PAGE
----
Inflammasome is a central player in the induction of obesity and insulin resistance
until further notice
SourceProceedings of the National Academy of Sciences USA, 108, 37, (2011), pp. 15324-9
Article / Letter to editor
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Proceedings of the National Academy of Sciences USA
SubjectIGMD 5: Health aging / healthy living; N4i 1: Pathogenesis and modulation of inflammation NCMLS 1: Infection and autoimmunity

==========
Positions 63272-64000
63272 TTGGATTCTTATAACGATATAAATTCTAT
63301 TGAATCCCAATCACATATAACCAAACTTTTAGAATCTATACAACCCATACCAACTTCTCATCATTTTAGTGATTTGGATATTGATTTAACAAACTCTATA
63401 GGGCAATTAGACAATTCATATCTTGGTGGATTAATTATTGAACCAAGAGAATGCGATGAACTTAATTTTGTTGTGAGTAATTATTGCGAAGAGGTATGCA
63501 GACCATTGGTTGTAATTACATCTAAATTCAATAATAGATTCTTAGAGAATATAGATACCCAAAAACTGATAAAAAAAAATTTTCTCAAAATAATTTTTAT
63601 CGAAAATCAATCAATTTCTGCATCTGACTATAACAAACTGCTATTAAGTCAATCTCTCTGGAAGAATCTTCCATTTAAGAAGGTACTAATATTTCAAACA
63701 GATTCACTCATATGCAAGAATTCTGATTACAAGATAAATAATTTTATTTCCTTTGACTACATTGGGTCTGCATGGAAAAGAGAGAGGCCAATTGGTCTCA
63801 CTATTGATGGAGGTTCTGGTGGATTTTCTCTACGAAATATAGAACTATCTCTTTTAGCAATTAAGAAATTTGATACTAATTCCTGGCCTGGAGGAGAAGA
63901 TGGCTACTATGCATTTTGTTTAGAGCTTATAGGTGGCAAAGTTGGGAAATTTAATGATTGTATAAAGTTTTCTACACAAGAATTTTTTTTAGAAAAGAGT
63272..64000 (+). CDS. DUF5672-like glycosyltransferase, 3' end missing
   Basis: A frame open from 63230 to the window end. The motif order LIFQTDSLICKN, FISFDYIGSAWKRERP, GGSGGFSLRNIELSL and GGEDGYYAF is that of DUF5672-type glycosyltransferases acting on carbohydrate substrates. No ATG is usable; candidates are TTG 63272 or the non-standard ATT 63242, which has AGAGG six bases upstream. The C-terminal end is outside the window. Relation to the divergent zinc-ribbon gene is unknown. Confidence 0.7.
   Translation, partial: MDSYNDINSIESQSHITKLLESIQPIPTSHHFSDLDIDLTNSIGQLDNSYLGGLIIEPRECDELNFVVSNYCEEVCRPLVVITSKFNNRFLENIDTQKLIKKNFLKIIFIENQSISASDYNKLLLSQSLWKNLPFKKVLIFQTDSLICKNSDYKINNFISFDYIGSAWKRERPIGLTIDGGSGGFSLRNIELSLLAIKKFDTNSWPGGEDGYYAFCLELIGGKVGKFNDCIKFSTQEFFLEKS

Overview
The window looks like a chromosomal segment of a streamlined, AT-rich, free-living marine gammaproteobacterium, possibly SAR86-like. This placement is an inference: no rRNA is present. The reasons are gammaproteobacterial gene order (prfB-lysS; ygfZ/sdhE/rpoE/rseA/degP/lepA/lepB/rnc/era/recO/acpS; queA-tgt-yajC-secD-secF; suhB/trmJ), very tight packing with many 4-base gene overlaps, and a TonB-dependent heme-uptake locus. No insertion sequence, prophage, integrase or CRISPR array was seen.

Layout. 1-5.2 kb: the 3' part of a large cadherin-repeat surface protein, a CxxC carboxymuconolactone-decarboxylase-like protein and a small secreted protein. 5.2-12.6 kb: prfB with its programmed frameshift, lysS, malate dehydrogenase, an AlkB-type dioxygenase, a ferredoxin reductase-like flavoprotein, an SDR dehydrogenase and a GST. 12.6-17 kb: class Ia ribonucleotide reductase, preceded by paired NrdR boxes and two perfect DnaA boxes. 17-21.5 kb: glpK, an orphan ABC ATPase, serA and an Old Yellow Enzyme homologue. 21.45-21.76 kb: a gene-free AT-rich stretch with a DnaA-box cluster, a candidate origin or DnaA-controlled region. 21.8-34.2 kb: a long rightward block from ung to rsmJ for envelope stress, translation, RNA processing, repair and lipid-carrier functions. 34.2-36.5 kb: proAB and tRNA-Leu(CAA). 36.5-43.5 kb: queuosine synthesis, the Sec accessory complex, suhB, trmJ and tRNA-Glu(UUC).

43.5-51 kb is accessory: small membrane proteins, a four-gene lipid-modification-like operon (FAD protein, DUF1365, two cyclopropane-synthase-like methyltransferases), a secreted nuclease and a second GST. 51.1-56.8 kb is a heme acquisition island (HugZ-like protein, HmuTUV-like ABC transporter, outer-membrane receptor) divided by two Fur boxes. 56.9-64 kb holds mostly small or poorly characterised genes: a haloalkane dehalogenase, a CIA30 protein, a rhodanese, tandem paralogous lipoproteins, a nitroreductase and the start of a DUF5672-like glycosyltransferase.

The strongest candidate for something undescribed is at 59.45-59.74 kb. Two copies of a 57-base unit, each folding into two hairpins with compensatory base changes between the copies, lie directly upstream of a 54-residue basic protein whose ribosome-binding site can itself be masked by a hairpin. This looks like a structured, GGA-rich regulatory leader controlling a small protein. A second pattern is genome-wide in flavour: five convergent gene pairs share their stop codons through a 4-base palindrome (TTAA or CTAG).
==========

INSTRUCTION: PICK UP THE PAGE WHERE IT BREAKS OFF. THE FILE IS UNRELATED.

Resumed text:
Inflammation plays a key role in the pathogenesis of obesity. Chronic overfeeding leads to macrophage infiltration in the adipose tissue, resulting in proinflammatory cytokine production. Both microbial and endogenous danger signals trigger assembly of the intracellular innate immune sensor Nlrp3, resulting in caspase-1 activation and production of proinflammatory cytokines IL-1beta and IL-18. Here, we showed that mice deficient in Nlrp3, apoptosis-associated speck-like protein, and caspase-1 were resistant to the development of high-fat diet-induced obesity, which correlated with protection from obesity-induced insulin resistance. Furthermore, hepatic triglyceride content, adipocyte size, and macrophage infiltration in adipose tissue were all reduced in mice deficient in inflammasome components. Monocyte chemoattractant protein (MCP)-1 is a key molecule that mediates macrophage infiltration. Indeed, defective inflammasome activation was associated with reduced MCP-1 production in adipose tissue. Furthermore, plasma leptin and resistin that affect energy use and insulin sensitivity were also changed by inflammasome-deficiency. Detailed metabolic and molecular phenotyping demonstrated that the inflammasome controls energy expenditure and adipogenic gene expression during chronic overfeeding. These findings reveal a critical function of the inflammasome in obesity and insulin resistance, and suggest inhibition of the inflammasome as a potential therapeutic strategy.
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